Lukasian House Sues Former Employees For Copyright Infringement, Trade Secret Misappropriation, and Computer Fraud And Abuse Act Violation

computer-fraud-abuse-trade-secrets-copyright-lukasian.jpgLukasian House supplies major retail chains with hand-made storage and organization products made of wood and fibers. Lukasian alleges that for over ten years it has built a database of “mom and pop” factories in rural China that reliably provide well-designed, high-quality hand-woven products. Major retail chains choose to work with Lukasian because it has a dependable source of products for timely delivery. Lukasian, naturally, keeps the identity of its suppliers a closely guarded secret by limiting disclosure to certain employees, maintaining it on a secure computer network, and instructing employees of the confidential nature of the information. Lukasian has also filed several copyright registration applications for photographs of samples of storage baskets and a hamper that it never published.

Aprille Vergara and Chen “Jane” Chen were former employees that allegedly had access to Lukasian’s trade secrets in performing their duties. In May of 2010, Vergara and Chen and other defendants allegedly accessed Lukasian’s server to download trade secrets to use in establishing a competing business. Shortly thereafter, Vergara and Chen resigned and allegedly falsely stated that the former intended to go back to school and the latter was to work with in her husband’s real estate business. Relying on the provided reasons, Plaintiff allowed Defendants to continue working and they’re accused of acquiring “knowledge of Lukasian’s suppliers, its customers, its best-selling items, the prices at which it buys and sells those items, and its profit margins on those items.” Defendants are accused of selling competing products to Lukasian’s customers and undercutting its prices.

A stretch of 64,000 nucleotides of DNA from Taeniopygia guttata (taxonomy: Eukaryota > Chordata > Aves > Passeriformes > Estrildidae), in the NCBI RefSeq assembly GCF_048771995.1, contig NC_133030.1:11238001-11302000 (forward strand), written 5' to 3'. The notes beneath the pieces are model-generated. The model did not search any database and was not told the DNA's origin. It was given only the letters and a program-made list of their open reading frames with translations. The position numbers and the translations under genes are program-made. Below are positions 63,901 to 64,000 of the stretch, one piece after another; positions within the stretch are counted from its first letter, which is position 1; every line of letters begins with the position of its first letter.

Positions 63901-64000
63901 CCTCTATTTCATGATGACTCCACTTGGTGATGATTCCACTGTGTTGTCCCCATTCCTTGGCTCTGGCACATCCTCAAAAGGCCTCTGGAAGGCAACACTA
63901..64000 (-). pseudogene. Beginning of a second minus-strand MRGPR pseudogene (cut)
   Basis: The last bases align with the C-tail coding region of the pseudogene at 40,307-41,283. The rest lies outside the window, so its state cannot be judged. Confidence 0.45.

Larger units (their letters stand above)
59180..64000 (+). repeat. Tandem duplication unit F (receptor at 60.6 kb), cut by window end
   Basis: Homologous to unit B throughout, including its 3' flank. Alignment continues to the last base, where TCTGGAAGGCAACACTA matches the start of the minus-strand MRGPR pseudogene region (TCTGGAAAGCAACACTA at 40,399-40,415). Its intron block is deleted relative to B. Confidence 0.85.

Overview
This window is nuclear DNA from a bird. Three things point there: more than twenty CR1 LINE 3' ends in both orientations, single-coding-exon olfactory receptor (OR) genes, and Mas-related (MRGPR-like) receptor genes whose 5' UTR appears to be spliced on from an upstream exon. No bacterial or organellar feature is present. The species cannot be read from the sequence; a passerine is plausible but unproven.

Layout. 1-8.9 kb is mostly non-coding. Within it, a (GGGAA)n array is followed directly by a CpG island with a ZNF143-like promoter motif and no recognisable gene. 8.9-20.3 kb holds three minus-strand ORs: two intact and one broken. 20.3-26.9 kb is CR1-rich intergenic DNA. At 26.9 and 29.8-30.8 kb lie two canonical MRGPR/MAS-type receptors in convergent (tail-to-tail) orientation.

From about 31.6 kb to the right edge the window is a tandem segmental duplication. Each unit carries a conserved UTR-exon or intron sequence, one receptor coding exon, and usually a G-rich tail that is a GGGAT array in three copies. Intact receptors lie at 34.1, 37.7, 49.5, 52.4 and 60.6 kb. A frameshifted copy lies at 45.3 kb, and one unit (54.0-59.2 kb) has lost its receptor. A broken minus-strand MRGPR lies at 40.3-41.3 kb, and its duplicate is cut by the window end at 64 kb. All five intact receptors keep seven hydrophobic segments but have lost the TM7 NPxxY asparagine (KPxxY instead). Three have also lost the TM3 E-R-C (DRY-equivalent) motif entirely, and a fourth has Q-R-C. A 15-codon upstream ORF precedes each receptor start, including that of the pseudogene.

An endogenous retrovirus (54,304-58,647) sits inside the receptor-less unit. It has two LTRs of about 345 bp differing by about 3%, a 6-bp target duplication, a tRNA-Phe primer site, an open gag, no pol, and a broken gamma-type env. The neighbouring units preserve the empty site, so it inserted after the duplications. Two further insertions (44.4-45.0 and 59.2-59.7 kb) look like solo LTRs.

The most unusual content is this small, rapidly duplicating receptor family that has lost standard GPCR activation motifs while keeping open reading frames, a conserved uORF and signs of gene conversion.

Lukasian brings causes of action for copyright infringement (17 U.S.C. § 501(a)), computer fraud and abuse act violation (18 U.S.C. § 1030(g)), California comprehensive computer data access and fraud act (Cal. Penal Code § 502(c)), trade secret misappropriation (Cal. Civ. Code § 3426), unfair competition (Cal. Bus. & Prof. Code § 17200), intentional interference with prospective economic advantage, and conversion.

The case is Lukasian House, LLC v. Ample International, Inc., CV11-6449 JFW (C.D. Cal. 2011).